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Preparing for the GED Online: Lessons Learned from Experienced Teachers and Adult Learners
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Methodology - Data collection

Surveys were prepared for the teachers and students. They were created by the first author after a review of the literature on computer integration, GED preparation and related topics. The surveys were modeled after other literacy-related surveys (Mesmer, 2006). After the survey was drafted, it was shared with the second and third authors and an outside reviewer who was an expert in adult literacy. Over a three-month period of drafting, reviews, and revisions, the survey was ready to give to the participants in this study.

Both the teacher and student survey had several common sections. The first section solicited demographic information (gender and age). The teacher and student surveys also asked five questions on the use of the computer, three questions on the challenges (e.g. computer and subject area), and one question on the type of assistance requested from teachers/provided by the teachers. The surveys differed in two areas. The student survey asked students how often the teacher contacted them and for what purpose. The teacher survey also inquired about reasons students withdrew from the online program and how much time they spent on administrative duties versus student responsibilities/contact. A sample survey and interview are included in the appendix.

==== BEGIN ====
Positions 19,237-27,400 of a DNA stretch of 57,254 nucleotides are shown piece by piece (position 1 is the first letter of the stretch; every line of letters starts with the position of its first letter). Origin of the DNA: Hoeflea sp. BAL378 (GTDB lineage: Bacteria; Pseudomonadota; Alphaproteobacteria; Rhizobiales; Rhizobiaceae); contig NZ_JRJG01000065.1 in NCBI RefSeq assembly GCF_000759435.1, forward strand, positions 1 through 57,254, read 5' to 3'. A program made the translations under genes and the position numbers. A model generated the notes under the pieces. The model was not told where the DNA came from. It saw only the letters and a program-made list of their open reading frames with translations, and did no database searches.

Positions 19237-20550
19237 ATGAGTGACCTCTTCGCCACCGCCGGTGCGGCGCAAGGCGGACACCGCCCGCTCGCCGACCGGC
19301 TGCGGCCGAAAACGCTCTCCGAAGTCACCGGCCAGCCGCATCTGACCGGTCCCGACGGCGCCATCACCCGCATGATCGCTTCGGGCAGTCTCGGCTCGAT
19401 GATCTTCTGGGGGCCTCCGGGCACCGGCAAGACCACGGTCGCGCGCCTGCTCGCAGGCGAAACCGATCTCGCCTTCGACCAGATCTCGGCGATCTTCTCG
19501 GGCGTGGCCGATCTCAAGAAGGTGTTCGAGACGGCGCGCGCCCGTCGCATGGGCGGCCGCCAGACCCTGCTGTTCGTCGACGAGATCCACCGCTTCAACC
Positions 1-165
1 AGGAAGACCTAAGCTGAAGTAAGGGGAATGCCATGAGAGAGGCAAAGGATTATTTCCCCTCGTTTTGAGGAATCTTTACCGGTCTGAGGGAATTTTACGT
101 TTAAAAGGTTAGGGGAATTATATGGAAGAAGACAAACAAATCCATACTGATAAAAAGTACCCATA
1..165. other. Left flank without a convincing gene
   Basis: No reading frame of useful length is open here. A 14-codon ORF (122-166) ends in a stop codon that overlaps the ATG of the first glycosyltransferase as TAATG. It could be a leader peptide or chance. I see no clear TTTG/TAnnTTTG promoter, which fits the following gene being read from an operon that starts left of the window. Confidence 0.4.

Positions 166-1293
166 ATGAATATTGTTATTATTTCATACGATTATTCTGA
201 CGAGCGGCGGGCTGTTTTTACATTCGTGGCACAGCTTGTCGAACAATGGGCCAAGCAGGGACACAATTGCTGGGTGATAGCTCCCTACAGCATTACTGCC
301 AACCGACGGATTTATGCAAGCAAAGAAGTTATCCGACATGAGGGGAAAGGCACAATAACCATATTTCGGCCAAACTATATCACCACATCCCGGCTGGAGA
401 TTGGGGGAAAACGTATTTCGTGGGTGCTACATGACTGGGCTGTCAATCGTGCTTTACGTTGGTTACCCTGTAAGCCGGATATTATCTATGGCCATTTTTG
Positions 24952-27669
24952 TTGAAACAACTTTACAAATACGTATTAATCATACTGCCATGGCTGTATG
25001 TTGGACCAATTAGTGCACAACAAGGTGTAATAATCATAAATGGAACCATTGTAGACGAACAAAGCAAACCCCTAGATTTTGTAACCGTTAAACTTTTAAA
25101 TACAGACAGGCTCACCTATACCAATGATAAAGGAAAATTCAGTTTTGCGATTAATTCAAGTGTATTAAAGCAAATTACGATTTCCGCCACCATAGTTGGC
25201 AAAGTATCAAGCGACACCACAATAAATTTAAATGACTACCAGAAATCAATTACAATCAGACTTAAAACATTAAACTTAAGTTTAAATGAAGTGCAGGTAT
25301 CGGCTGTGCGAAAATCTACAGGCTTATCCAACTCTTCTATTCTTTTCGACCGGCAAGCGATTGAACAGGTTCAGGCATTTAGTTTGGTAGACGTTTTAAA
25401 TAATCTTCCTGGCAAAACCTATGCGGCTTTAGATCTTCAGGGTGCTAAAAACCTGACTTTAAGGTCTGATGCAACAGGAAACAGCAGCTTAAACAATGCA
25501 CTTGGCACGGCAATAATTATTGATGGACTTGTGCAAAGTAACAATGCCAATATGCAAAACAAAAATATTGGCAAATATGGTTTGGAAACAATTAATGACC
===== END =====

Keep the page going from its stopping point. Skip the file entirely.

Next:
The surveys were available in several formats. All students received an online link sent through email and a hard copy sent through postal mail. The online GED teachers followed-up with phone calls to encourage students to participate. A designated faculty member at the adult education center who was not associated with the GED program administered several surveys over the telephone. She asked the survey questions with possible options and documented student responses on a hard copy.

After all 22 surveys were received, the first author called all nine students who indicated they were willing to be interviewed. She solicited similar, but deeper, information about the survey questions through phone interviews. For example, a survey question asked students to check a box with how many hours they studied online each week. In the interview we asked them how they felt about the 15-hour requirement and to expand why they felt that way. In another example, the survey asked questions about teacher’s help, but in the interview we also asked if the student relied on a family member or friend’s help.


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